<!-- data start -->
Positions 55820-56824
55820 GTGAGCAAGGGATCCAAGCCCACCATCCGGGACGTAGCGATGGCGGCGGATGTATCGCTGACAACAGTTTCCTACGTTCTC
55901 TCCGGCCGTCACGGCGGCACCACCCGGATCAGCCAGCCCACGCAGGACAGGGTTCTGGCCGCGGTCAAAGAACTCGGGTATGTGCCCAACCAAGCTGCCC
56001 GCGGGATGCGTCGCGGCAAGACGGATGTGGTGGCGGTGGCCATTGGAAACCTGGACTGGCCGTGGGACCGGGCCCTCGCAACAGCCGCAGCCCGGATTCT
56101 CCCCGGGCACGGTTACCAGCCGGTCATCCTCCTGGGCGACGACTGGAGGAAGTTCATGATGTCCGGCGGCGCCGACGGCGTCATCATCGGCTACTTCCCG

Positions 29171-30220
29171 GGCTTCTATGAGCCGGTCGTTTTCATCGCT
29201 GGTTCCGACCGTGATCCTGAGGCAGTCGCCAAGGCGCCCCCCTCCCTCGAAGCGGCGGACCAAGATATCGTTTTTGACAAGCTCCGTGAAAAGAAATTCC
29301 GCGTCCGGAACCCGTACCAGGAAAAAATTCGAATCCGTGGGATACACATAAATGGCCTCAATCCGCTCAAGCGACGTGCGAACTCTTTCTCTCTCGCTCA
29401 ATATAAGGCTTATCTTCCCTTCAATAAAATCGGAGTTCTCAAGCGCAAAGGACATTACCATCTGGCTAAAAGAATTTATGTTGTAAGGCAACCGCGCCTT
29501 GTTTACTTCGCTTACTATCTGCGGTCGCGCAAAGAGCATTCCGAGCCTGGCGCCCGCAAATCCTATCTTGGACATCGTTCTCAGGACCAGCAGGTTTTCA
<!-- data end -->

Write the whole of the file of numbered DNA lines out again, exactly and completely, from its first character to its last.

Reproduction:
Positions 55820-56824
55820 GTGAGCAAGGGATCCAAGCCCACCATCCGGGACGTAGCGATGGCGGCGGATGTATCGCTGACAACAGTTTCCTACGTTCTC
55901 TCCGGCCGTCACGGCGGCACCACCCGGATCAGCCAGCCCACGCAGGACAGGGTTCTGGCCGCGGTCAAAGAACTCGGGTATGTGCCCAACCAAGCTGCCC
56001 GCGGGATGCGTCGCGGCAAGACGGATGTGGTGGCGGTGGCCATTGGAAACCTGGACTGGCCGTGGGACCGGGCCCTCGCAACAGCCGCAGCCCGGATTCT
56101 CCCCGGGCACGGTTACCAGCCGGTCATCCTCCTGGGCGACGACTGGAGGAAGTTCATGATGTCCGGCGGCGCCGACGGCGTCATCATCGGCTACTTCCCG

Positions 29171-30220
29171 GGCTTCTATGAGCCGGTCGTTTTCATCGCT
29201 GGTTCCGACCGTGATCCTGAGGCAGTCGCCAAGGCGCCCCCCTCCCTCGAAGCGGCGGACCAAGATATCGTTTTTGACAAGCTCCGTGAAAAGAAATTCC
29301 GCGTCCGGAACCCGTACCAGGAAAAAATTCGAATCCGTGGGATACACATAAATGGCCTCAATCCGCTCAAGCGACGTGCGAACTCTTTCTCTCTCGCTCA
29401 ATATAAGGCTTATCTTCCCTTCAATAAAATCGGAGTTCTCAAGCGCAAAGGACATTACCATCTGGCTAAAAGAATTTATGTTGTAAGGCAACCGCGCCTT
29501 GTTTACTTCGCTTACTATCTGCGGTCGCGCAAAGAGCATTCCGAGCCTGGCGCCCGCAAATCCTATCTTGGACATCGTTCTCAGGACCAGCAGGTTTTCA